Sioux Falls officials have spent nearly $100 million on the new Denny Sanford PREMIER Center.
With only a few weeks of construction left, officials say the $117 million project is on budget and on time.
The latest available numbers from August 1 show the city has paid out $99.7 million so far with a majority of it going to the general contractor Mortensen Construction, which is working with 47 subcontractors.
"The project from the very beginning has been very well managed and is on time and is within budget," Sioux Falls Finance Director Tracy Turbak said.
Mechanical and electrical work, along with the steel and concrete construction, makes up most of the cost of the new facility.
Tessiers Inc. has been paid out the most for the $13 million worth of mechanical work it's done on the building.
Muth Electric has the second largest construction contract and has been paid out more than $10 million.
City officials say because all of the work has come in on budget, they've been able to add in some extra features.
"As the project progressed, and things were going well, and the bids were coming in in line we were able to add some elements to the project. So, the city will use up some of our contingency to do some of those, add some of those amenities and features to the building," Turbak said.
The extra amenities include upgraded seating, more diamond-polished concrete floors and a canopy at the main entrance.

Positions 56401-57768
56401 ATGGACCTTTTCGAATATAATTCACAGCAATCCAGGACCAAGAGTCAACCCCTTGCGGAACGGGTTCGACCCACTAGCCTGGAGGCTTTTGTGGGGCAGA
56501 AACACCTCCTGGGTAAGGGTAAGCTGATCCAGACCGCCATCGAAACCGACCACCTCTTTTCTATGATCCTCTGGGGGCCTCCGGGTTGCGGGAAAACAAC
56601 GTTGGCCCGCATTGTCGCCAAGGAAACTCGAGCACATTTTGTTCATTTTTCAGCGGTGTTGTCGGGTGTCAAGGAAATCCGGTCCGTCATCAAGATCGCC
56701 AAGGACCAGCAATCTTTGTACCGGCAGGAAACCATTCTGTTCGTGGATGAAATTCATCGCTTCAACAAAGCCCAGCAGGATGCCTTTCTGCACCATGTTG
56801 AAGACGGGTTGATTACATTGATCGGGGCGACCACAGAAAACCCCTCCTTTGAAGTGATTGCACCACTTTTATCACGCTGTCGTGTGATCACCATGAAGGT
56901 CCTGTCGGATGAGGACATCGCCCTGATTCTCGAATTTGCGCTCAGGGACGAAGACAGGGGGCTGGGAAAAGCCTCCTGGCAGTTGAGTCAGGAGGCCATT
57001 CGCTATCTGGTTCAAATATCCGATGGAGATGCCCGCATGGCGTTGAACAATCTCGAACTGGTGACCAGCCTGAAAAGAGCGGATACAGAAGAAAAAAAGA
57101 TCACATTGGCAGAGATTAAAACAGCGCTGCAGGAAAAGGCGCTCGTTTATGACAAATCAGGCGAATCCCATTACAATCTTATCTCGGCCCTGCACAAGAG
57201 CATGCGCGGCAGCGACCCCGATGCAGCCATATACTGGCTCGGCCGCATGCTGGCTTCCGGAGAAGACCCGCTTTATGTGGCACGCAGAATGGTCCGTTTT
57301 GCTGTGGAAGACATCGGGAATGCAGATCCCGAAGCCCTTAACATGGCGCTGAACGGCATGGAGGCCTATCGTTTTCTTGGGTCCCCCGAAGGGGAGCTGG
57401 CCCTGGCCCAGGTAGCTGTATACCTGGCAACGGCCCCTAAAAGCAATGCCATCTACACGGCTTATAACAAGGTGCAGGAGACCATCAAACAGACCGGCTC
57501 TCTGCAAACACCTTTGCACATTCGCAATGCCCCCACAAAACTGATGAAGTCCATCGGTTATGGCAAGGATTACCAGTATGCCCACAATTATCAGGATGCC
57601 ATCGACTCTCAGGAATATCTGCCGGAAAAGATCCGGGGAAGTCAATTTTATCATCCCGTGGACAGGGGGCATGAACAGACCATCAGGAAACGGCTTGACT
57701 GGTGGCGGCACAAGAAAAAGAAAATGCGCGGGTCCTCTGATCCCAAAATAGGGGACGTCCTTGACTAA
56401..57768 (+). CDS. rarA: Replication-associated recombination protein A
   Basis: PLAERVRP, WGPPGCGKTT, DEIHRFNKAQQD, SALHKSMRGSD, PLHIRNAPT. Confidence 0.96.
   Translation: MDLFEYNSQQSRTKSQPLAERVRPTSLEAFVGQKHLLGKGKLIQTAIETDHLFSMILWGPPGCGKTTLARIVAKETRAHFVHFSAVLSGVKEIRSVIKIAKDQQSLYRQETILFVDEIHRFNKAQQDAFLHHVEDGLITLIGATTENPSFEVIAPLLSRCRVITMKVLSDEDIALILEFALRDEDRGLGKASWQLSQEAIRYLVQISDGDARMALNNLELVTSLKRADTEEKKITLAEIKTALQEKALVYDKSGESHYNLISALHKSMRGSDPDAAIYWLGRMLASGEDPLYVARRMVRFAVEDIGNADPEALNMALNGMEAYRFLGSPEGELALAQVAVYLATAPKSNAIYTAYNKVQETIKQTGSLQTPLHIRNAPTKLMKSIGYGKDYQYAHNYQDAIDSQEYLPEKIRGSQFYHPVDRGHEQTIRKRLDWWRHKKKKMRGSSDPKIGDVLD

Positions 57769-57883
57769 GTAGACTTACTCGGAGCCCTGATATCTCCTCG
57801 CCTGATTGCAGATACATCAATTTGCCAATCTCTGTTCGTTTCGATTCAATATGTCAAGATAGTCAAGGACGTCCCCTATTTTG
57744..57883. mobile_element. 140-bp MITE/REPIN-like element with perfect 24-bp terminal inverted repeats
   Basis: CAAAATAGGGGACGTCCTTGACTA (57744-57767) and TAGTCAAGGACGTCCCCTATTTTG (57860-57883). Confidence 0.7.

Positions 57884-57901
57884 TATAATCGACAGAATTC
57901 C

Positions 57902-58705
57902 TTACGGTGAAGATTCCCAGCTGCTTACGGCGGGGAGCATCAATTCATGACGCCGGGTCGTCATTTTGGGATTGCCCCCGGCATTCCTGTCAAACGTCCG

The bubbling siding on the building is still an issue that needs to be worked out, but Turbak doesn't believe it will have a large impact on the budget.
"It's really premature to say how all that's going to unfold and I think until it does, I don't want to speculate on what will happen to that," Turbak said.
What he believes will happen in a few weeks is that the Denny Sanford PREMIER Center will open on time and within the $117 million budget approved by voters.
"I think people are going to be thrilled with what a great quality facility they've purchased and looking forward to those first events later this month," Turbak said.
Turbak says the city is hoping to have a half million dollars left over after all the bills are paid. That money will be used to pay for unexpected costs that pop up during the first year of operation.
Below is a chart of the subcontractors paid by general contractor Mortensen Construction for work on the events center: